Sophie Beresiner is beauty editor for Look magazine. In the Irish Independent this week, she talks about the way that treatment for breast cancer has affected her life and work. Sophie talks openly about everything from the trauma of getting a diagnosis to the practicalities of staying glamorous in a professional world that demands it…:
‘I’ll be honest, as a beauty editor and young woman (in cancer terms at least, 31 is young), how I look is of significant importance to me. Once I stopped feeling guilty that I was consumed with worry about being bald, I realised that, of course, I would worry. I am a woman; the effect on my looks is a tangible aspect of a runaway disease that I have zero control over.’
If you want to know more about the wonderful Sophie, her blog, Sophie Feels Better, is saved on our favourites list and always worth a read.
Got any thoughts about the way you look and how it makes you feel? Advice for people in a position you’ve found yourself before? Please tweet us @BosomBuddiesT!Read more..
Harpal Kumar, Chief Exec of Cancer Research UK, has said that ‘an explosion in our understanding of what cancer is’ is leading to a ‘golden era’ for research into the disease.
This article in the Guardian talks about Kumar’s comments, the use of Herceptin, and the new test on tumor samples which is able to indicate in advance whether the drug will work on individual patients.
Being able to determine in advance which groups of patients will benefit from a treatment, Kumar says, could make clinical testing cheaper – and that would have a knock-on effect on the long term price of drugs.Read more..
The fourth annual report of the National Mastectomy and Breast Reconstruction
Audit is available to download from the NHS website.
The audit is a comprehensive study, covering all women over the age of
16 who undergo mastectomies or reconstructive surgery following previous
mastectomies in both public and private sectors.
It delivers wide-reaching conclusions, recording women’s responses to
surgery in terms of medical effectiveness, comfort and self-image. This leads
to recommendations, particularly to do with the facts and details given to
women before surgery, and their ability to make informed choices about their
own treatments. For example, 42 percent of women reported that a lack of
information led to them delaying reconstructive surgery. However, the overall
picture is encouraging, with 90 percent of women considering the car they
received to be excellent or very good.
The report also breaks down the data by individual hospital.Read more..
Daily exercise can reduce the risk of recurrence or mortality by up to 40%, a
Macmillan study has found.
Chief Executive Ciaran Devane is leading calls for an activity programme and
support to be provided to all recovering patients, and his appeal has been
backed by some famous faces! In this video nurse-turned commedienne Jo
Brand is joined by actors Joanna Scanlan and Peter Capaldi to promote this
We’d love to hear how you go about keeping active after treatment. This
article suggests things as simple as a jog to the shop to buy milk, a bit of
a dance at home or even a spot of gardening – so perfect timing to take
advantage of the late summer weather and get active! Tweet us your best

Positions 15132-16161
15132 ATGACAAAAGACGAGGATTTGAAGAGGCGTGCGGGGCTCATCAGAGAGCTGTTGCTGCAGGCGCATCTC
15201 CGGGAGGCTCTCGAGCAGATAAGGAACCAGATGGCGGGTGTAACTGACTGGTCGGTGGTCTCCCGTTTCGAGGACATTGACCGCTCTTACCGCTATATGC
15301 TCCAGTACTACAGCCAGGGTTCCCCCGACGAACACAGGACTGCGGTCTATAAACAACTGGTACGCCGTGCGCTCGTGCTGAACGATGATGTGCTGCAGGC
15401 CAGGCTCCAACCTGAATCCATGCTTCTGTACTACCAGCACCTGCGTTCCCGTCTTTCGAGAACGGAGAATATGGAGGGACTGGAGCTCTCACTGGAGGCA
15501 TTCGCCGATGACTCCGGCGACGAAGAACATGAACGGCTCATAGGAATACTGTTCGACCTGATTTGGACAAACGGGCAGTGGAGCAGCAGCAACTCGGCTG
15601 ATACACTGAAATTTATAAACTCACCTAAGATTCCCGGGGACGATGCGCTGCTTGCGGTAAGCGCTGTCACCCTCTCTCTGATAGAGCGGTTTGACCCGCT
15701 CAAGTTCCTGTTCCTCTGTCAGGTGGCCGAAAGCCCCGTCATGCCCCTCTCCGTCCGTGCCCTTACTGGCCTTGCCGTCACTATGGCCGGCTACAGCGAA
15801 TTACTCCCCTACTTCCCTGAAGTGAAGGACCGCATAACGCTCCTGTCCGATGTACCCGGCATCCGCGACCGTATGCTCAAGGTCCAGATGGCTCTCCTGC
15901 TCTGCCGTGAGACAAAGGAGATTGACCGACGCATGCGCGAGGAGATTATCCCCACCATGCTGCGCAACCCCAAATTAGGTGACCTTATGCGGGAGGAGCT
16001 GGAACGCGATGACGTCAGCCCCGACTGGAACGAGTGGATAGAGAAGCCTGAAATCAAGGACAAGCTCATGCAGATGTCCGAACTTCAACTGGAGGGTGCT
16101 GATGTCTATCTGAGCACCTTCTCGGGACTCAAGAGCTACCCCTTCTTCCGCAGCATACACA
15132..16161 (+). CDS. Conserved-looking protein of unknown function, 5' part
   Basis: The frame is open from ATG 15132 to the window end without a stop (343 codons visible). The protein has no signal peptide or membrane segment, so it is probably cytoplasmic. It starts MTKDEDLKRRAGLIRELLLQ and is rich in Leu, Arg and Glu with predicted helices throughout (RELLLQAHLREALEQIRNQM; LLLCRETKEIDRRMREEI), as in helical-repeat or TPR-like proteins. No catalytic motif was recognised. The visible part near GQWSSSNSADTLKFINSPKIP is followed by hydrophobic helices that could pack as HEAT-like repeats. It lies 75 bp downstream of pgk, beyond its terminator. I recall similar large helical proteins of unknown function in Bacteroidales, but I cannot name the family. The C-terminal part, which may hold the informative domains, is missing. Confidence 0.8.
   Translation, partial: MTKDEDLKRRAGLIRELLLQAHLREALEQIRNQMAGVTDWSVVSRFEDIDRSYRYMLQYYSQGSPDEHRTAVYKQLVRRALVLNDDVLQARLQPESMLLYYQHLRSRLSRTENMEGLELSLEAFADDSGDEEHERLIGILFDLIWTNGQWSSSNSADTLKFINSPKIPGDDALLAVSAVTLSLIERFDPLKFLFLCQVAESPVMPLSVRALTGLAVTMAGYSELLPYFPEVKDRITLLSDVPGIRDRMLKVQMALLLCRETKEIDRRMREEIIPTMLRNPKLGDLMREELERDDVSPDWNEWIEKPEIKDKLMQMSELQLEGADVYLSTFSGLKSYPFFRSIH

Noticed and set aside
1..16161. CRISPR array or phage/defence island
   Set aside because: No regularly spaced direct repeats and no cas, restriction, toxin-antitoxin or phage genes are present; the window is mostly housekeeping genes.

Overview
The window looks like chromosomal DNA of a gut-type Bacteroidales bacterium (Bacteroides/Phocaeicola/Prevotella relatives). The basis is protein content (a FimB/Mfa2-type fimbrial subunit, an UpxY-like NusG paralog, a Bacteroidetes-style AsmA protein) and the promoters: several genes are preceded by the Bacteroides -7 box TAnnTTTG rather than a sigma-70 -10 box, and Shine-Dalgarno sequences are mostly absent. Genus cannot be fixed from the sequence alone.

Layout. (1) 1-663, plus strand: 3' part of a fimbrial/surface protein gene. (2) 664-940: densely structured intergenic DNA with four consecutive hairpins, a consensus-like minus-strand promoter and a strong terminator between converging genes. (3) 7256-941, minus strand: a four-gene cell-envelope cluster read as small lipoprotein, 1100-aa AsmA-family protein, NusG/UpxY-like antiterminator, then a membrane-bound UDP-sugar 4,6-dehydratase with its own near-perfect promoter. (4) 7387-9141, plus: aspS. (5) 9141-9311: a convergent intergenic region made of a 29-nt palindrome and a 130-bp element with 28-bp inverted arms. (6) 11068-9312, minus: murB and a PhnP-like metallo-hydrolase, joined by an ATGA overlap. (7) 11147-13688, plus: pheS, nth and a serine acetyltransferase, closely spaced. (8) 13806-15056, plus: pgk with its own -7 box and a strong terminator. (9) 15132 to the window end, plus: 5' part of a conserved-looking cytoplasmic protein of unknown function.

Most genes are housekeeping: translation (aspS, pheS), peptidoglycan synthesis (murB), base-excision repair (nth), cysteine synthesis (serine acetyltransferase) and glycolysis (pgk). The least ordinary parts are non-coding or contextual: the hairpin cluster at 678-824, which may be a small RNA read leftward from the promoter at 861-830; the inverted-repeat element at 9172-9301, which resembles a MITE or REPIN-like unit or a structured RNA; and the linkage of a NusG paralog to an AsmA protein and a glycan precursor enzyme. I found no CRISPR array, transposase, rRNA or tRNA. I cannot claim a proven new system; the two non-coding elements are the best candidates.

exercise ideas @BosomBuddiesT.
Tamoxifen has been in the news recently. In March, WebMD reported on a
study which showed that a full five year course of the drug had a better chance
of preventing future cancers than a shorter two year course.
Recently the Pharmaceutical Journal has reported on research published in The
Lancet which gives the encouraging news that women with oestrogen receptor-
positive breast cancers who have used Tamoxifen continue to experience
benefits for a decade after they stop taking it. The study suggests long-term
mortality rates could be cut by as much as a third.
A new approach to treating breast tumours is in the early stages of
clinical trials in America. Afimoxifene is a a gel treatment being tested at
Northwestern University near Chicago after an encouraging study in France.
The new trial will look at six weeks’ use before breast cancer surgery. The
scientists hope this gel will reduce the side effects of some other treatments,
as up to nine times less of the drug will be absorbed into the bloodstream.
At Bosom Buddies we believe that sharing first hand experience is one of
the very best ways to help other people out, and BBC Cumbria reporter Val
Armstrong has been keeping a diary of her experiences since being diagnosed
with breast cancer in July. We wish Val all the very best and hope that you
find her thoughts helpful!
If anyone else is keeping a diary or blog of their experiences with the illness
and would like to share it with our readers, please drop us a line to let us
A first study in the journal Annals of Oncology has found that the drug
Herceptin may increase the likelihood of heart problems, particularly in
people with diabetes or existing heart conditions. The report stresses that
it’s important to be cautious when looking at a relatively small sample, but
that the study will continue to look for the patient groups who may be most
vulnerable to this side-effect.
You can read the full article at Medical News Today.Read more..
A new drug is being trialed at the Oxford Experimental Cancer Medicine Centre,
which doctors hope will help in the fight against certain genetic cancers,
announces Cancer Research, who are funding the trial. The Centre hopes to help
women with faults in the BRAC1 and BRAC2 genes, which increase the chances
of developing breast cancer.
The drug, known as 6MP, has shown very encouraging results in laboratory
tests, and now moves onto the clinical trial phase.